Why does this tiny program NOT work??!?

Quote:

> I found in an old book on Forth (about 1984) a small sieve that serves me very

> well as a crude benchmark.

Note, that the definitions you gave do not implement the sieve

algorthim to find prime numbers but does a simple repetitive

divisable test to check if a given number is a prime number.

Throwing in some stack comments, we might find some inconsistencies or

problems:

variable line

: test ( p n -- f ) mod 0= ; \ What a nice nothing telling name.

: print ( p -- p )

\ Note, that print does not consume its argument. Poor style?

dup 5 .r ( p )

if cr drop 4

else 1 -

then

line !

;

: ptest ( p -- )

\ Due to the unecessary unbalanced LOOP-exits, I consider this definition

\ extremely poor Forth code.

dup 2 / 2 ( p p/2 2 )

do ( p )

dup i test ( p f )

if 0 leave ( p 0 )

then ( p )

loop ( p | p 0 )

dup ( p p | p 0 0 )

if ( p )

print ( p )

else ( p 0 )

drop ( p )

then ( p )

drop ( )

;

: prime ( to from -- )

cr

4 line !

do i ptest loop ( )

cr

;

Quote:

> I did some tests with PTEST and got some strange results. 7 works, 5

> Forth-79 and Forth-83. Which definition has changed since then in

> such a way that this thing doesn't work anymore?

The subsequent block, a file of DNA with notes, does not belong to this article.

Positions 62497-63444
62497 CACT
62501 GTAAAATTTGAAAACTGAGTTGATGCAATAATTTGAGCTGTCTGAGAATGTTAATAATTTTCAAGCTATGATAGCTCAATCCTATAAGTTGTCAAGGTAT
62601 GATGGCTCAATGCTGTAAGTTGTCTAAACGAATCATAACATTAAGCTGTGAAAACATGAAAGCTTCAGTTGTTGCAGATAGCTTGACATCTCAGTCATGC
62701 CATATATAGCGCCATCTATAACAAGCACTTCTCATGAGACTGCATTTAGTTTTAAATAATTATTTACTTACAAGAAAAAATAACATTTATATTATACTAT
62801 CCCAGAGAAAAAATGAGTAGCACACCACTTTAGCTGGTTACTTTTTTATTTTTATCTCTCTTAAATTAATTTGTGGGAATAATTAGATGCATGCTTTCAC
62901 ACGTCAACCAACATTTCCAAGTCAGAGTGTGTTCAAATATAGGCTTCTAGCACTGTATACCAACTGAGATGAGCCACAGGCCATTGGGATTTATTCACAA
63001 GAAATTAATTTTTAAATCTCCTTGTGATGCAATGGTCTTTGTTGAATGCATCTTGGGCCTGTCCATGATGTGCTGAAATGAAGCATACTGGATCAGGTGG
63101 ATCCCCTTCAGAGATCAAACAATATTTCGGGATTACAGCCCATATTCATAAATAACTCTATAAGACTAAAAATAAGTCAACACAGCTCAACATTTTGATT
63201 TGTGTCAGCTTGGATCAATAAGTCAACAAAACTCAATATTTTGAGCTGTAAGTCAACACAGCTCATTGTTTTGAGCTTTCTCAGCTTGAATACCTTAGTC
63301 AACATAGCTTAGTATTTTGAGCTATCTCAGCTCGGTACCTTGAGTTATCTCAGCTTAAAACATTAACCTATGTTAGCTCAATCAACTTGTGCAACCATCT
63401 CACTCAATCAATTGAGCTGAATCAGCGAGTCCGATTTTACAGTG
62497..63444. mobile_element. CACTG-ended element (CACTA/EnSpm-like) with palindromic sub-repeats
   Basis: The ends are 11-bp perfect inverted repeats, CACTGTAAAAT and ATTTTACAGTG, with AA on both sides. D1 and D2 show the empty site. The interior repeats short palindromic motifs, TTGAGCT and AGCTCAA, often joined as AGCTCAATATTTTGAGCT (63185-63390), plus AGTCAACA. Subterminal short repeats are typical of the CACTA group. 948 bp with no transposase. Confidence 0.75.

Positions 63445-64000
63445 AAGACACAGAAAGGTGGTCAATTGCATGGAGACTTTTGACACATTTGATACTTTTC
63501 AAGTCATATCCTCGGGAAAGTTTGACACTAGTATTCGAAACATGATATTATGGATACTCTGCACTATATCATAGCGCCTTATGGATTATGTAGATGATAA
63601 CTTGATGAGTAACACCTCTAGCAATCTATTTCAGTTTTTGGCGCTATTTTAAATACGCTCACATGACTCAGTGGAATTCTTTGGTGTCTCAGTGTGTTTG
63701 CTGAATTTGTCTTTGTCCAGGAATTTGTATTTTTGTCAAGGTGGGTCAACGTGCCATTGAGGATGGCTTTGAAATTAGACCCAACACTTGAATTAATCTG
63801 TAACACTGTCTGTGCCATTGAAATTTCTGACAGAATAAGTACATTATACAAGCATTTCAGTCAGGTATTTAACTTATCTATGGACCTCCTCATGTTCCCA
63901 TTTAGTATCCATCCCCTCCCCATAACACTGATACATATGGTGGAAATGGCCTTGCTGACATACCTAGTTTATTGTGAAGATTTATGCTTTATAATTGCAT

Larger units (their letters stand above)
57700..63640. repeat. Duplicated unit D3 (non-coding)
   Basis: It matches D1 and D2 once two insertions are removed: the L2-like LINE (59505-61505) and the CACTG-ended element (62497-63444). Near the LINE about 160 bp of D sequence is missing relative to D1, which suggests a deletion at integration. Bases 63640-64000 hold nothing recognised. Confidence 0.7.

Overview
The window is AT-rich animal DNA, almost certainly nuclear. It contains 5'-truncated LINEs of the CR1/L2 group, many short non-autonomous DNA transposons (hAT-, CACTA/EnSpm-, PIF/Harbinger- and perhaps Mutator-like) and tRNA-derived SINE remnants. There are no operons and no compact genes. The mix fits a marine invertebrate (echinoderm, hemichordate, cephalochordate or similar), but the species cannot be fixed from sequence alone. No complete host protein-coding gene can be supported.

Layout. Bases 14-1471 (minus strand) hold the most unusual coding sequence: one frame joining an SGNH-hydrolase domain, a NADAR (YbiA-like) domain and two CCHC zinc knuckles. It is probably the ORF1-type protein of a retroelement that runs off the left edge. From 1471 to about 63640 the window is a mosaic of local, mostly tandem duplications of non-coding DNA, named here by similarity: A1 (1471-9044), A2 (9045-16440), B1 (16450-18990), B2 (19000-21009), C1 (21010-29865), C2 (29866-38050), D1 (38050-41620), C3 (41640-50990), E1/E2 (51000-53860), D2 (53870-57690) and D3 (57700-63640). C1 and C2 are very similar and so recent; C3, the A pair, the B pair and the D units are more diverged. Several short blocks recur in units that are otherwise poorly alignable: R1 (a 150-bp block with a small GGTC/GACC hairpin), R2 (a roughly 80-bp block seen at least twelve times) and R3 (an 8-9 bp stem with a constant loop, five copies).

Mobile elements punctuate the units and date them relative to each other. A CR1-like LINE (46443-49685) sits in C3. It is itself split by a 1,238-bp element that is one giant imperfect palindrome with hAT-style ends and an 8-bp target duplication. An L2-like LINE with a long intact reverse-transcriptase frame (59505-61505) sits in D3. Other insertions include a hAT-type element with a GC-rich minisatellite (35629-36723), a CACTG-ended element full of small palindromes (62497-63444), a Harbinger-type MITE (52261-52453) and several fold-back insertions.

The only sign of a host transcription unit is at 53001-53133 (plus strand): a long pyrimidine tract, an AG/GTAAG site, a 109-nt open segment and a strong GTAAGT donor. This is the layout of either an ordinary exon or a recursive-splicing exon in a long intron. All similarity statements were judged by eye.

I think the problem in this example is the DO loop. Given 5 as argument,

PTEST will execute a 2 2 DO LOOP which will run the full number circle

if not left meanwhile. Fortunately 5 5 TEST will return true and so

this loop is left nearly immediately. The loop in 1 PTEST (0 2 DO LOOP)

will not be left since 1 I TEST will always return false.

Quote:

> Anybody any ideas?

I came up with the following ANS Forth standard program:

: divided? ( n1 n2 -- f ) MOD 0= ;

\ Return true iff n2 divides n1 (n1 is divided by n2).

\ Same result with floored and symmetrical division since arguments are positive.

: prime? ( n -- f )

DUP 1 = IF DROP FALSE EXIT THEN ( n )

DUP 2 divided? IF DROP FALSE EXIT THEN ( n )

3 ( n n1 )

BEGIN ( n n1 )

2DUP DUP * < IF 2DROP TRUE EXIT THEN ( n n1 )

2DUP divided? IF 2DROP FALSE EXIT THEN ( n n1 )

2+

AGAIN ;

\ Note that this algorithm is different from (and more efficient than) the one

\ above.

\ 1) Apart from 2 it tests only odd denominators and

\ 2) it tests only upto (and including) the square-root of the potential

\ prime number, which is sufficient.

\

\ I believe PRIME? is much a better factor than PTEST above, since it does no

\ IO. PRIME? can be reused in definitions like:

\

\ : next-prime ( n -- n' ) BEGIN 1+ DUP prime? UNTIL ;

\ or

\ : prime-twin? ( n -- ) DUP prime? OVER 2+ prime? and ;

: prime ( to from -- ) ?DO I prime? IF I . THEN LOOP ;

Ulrich

--

Ulrich Hoffmann, Uni Kiel WWW: http://www.informatik.uni-kiel.de/~uho/

Preusserstr 1-9, D-24105 Kiel, Germany Tel: +49 431 560426 Fax: 566143